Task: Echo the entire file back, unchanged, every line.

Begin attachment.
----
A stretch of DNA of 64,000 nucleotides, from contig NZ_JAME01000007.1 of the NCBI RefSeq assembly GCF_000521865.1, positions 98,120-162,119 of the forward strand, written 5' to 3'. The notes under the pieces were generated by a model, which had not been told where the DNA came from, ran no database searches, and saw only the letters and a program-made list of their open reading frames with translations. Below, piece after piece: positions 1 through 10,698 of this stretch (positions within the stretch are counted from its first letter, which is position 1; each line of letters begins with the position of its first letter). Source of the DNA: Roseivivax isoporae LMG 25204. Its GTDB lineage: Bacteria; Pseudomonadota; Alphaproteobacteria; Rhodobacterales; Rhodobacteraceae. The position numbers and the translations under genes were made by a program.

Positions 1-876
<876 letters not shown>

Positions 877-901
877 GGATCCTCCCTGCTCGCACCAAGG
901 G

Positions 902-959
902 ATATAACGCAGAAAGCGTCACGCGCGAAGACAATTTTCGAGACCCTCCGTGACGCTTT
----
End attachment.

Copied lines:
A stretch of DNA of 64,000 nucleotides, from contig NZ_JAME01000007.1 of the NCBI RefSeq assembly GCF_000521865.1, positions 98,120-162,119 of the forward strand, written 5' to 3'. The notes under the pieces were generated by a model, which had not been told where the DNA came from, ran no database searches, and saw only the letters and a program-made list of their open reading frames with translations. Below, piece after piece: positions 1 through 10,698 of this stretch (positions within the stretch are counted from its first letter, which is position 1; each line of letters begins with the position of its first letter). Source of the DNA: Roseivivax isoporae LMG 25204. Its GTDB lineage: Bacteria; Pseudomonadota; Alphaproteobacteria; Rhodobacterales; Rhodobacteraceae. The position numbers and the translations under genes were made by a program.

Positions 1-876
<876 letters not shown>

Positions 877-901
877 GGATCCTCCCTGCTCGCACCAAGG
901 G

Positions 902-959
902 ATATAACGCAGAAAGCGTCACGCGCGAAGACAATTTTCGAGACCCTCCGTGACGCTTT